She looked down at her tray table. Stavros wouldn’t call such a brew coffee. She took a sip: bitter and burnt. The bad taste hung in her mouth, the brittle emotions of the last few weeks lodged in her throat. She would not let them go. Not here. Not now. What time was it in Greece? She looked at her watch, still turning on Greek time. Twelve o’clock. Midday. In the two weeks since she’d left him, she’d crisscrossed time zones… maybe it was midnight? What did it matter? All of that was the past. She’d made her decision. What difference did it make what time it was in Greece?
After the breakfast trays were collected, quite a few people headed back to the toilets, clutching kits or hairbrushes. Apparently most passengers felt compelled to emerge in an airport after an exhausting flight looking as if they had just slept in a five-star hotel. Sara felt no need for such absurdity, which was just as well since the German’s tray table was down, bearing fat sausage sandwiches he’d pulled from his travel bag. Martin would forgive her ragged appearance. After twenty-odd years of friendship, they’d seen one another in worse condition than hers at the moment. She turned away from the German and looked out the window.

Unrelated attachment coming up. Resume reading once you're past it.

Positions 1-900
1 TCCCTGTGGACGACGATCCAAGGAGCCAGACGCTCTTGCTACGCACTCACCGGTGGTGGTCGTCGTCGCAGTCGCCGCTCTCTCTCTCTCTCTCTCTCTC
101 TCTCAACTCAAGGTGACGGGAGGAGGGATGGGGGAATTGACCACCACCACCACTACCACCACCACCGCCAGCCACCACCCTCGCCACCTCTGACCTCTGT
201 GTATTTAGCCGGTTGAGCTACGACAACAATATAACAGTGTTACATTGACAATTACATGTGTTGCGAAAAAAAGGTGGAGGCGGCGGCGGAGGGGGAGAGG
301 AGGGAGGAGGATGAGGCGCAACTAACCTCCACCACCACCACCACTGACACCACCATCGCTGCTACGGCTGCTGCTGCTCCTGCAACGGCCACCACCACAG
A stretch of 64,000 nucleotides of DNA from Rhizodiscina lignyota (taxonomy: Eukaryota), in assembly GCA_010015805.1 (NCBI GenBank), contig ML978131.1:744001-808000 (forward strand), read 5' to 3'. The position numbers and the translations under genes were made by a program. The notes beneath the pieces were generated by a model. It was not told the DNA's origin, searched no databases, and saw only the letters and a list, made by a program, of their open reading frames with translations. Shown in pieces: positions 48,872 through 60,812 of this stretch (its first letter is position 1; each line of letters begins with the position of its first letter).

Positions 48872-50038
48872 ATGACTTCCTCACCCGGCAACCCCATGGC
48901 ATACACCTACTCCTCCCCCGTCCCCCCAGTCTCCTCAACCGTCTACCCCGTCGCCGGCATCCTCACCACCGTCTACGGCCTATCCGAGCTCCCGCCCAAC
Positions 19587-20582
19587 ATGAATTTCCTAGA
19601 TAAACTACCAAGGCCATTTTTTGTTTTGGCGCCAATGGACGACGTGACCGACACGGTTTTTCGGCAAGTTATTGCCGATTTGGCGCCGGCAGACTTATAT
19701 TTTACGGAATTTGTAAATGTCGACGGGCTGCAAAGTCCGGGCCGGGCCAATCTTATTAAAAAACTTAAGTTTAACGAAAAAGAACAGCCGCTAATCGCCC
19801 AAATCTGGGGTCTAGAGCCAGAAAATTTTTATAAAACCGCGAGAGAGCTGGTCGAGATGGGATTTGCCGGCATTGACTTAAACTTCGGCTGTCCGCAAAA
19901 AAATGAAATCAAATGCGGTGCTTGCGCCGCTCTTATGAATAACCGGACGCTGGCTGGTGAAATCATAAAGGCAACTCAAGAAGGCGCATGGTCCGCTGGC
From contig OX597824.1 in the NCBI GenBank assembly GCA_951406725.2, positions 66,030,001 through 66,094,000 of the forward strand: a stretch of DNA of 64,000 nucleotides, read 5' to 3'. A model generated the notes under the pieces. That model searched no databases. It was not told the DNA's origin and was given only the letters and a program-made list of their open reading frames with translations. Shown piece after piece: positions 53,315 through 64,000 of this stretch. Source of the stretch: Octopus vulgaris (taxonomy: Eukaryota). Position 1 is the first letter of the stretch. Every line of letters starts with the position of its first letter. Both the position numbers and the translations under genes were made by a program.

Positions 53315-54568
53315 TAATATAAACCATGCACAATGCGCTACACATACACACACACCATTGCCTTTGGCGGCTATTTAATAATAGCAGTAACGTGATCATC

Martin had moved to Hong Kong when he was twenty-three, just four years ago in the summer of ‘91. Despite their living in different countries, they grew closer, accommodating the new circumstance as if it were merely another change in a long line. Since leaving Tasmania to study at The Royal Melbourne Institute of Technology–RIM-IT, as Martin called it–he’d worked as an interior designer in the Melbourne office of CBL and Associates, an internationally burgeoning architectural firm. He soon became bored with the “small-fry” jobs, and on a Monday morning after a boozy, contemplative weekend, he delivered the company’s directors an ultimatum: transfer him to the new Hong Kong office, or he’d resign.